Confronted with the total lack of evidence for pre-Nicene belief in a tripersonal God composed of equally divine “Persons,” with the evidence that mainstream Christians in the first three centuries assumed and asserted the numerical identity of the one God with the Father (only), and with the observation of many scholars of all stripes that early Christian theology was unitarian, many trinitarian scholars will say that the early theologies “contained the seeds” of trinitarianism.
They’re sort of hoping you don’t ask what this means, though! Trinitarian Protestants, many of them, would like it to mean that the biblical texts obviously implied that the one God is triune. (This is in fact what evangelical apologists pound the table over at every opportunity.)
But that, obviously, is false, because no one drew that implication until the 4th century. There can be no obvious implications which no attentive reader notices for centuries!
If I go around saying that it’s an obvious implication of Moby Dick that the whale represents predatory multinational corporations, I’d better be able to cite some readers since 1851 who have as it were seen this fact. If I can’t cite such, then it is seems I’m absurdly over-confident in my ability to discern the intentions of Herman Melville. And it’ll even be more worrisome when we realize that it is anachronistic to attribute such a concept to Melville. (Still, if I’m part of a popular party which has been asserting this interpretation for some time, I’m might get downright smug about my conviction, and scoff at any and all “deniers.”)
But if the “seeds” are just early theological claims some of which when combined with further claims yield trinitarian theology – well, sure! But then the point is trivial. It’s just that trinitarian developments wanted to affirm at least much of what went before.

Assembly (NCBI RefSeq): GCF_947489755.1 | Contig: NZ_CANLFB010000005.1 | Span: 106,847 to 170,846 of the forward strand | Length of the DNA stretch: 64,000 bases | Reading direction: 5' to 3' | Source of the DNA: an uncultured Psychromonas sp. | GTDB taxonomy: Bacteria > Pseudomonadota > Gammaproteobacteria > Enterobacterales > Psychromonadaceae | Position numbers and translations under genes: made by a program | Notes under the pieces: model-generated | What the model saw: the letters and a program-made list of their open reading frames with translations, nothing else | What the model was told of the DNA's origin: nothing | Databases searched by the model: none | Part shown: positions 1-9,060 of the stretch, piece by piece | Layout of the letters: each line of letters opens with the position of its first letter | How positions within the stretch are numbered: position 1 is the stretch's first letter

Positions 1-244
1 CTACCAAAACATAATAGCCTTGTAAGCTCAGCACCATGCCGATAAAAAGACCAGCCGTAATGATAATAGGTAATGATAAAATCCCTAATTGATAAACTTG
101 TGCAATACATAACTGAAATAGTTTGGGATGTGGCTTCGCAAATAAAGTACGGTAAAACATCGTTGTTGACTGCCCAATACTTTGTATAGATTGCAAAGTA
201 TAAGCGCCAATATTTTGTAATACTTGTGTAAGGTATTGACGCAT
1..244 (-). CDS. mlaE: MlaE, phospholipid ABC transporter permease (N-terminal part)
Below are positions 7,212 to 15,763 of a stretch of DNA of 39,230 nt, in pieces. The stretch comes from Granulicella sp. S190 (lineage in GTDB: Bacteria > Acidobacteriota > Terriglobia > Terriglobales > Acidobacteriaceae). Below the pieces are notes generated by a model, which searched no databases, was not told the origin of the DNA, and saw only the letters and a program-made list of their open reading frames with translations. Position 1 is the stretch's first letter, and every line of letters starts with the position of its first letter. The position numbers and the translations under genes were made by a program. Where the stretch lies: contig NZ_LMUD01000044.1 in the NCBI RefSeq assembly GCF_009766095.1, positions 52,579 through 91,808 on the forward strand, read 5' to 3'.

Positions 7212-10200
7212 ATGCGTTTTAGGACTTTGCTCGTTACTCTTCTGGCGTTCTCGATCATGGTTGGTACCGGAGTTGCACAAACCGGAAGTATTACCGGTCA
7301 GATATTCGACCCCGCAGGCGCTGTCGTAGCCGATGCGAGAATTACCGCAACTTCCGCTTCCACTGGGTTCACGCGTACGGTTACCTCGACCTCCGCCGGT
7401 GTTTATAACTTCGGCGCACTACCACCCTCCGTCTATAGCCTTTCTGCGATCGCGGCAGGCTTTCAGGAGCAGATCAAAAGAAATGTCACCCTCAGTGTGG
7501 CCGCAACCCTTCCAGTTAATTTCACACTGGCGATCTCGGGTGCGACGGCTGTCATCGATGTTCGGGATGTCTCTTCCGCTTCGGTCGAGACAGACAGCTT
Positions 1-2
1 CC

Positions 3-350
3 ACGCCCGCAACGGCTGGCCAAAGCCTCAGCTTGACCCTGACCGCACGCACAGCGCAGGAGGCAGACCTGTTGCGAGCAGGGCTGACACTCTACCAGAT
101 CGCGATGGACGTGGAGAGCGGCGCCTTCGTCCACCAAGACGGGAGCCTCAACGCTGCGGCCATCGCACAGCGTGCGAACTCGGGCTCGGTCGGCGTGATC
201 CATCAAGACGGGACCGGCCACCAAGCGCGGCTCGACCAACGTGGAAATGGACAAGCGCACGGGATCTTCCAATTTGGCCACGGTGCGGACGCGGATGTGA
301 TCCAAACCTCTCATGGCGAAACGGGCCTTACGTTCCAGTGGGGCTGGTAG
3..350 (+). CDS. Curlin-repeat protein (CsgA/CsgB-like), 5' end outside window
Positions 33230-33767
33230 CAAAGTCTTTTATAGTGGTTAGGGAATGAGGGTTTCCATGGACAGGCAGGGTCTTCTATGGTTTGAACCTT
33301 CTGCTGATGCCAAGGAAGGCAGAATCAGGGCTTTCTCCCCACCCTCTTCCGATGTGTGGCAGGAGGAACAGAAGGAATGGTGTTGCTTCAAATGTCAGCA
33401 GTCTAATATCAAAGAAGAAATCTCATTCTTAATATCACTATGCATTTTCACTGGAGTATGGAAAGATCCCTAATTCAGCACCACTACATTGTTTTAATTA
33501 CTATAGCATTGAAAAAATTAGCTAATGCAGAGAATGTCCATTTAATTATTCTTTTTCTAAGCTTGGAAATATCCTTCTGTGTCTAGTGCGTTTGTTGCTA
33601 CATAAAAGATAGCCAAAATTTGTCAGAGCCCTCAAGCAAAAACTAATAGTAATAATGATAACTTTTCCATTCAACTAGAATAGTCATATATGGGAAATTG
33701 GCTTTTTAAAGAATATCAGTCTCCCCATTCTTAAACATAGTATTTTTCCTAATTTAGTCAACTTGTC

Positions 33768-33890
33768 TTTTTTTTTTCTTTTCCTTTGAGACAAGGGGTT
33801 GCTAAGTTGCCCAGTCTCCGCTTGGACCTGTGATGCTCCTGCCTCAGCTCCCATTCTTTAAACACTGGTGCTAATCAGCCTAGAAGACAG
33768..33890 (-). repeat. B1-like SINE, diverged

Like other weasel language, the virtue of this “seeds” talk is that it seems true (because it has an obvious but trivially true interpretation) and yet it seems important (because it has a very controversial interpretation too). Would-be-weaselers take note: this is how you do it!
All the same points apply to the equivalent weasel-statement, that “the roots of” the Trinity are found in the first three centuries.
A similar move is just to wave one’s hands and intone authoritatively that “We must allow for doctrinal development.” Same weasel-pattern here. There are true but trivial interpretations: we must try to understand these things better and better, or beliefs hopefully get better expressed as time goes on. And there are non-trivial but very controversial interpretation: the Trinity has been an essential Christian teaching since the 4th c, but was not so before then. Or: the historic change from unitarian to trinitarian theologies was a change for the better. The weaseler here hopes that his statement comes across as both obviously true and profound.
There’s another confusion at work here too. Some will imagine that “the doctrine,” while young, was immature, and took somewhat a different form in its earlier stage than in its mature stage. So then, say Origen held to a larval-stage Trinity, while Athanasius held the pupal form, and Augustine the adult form.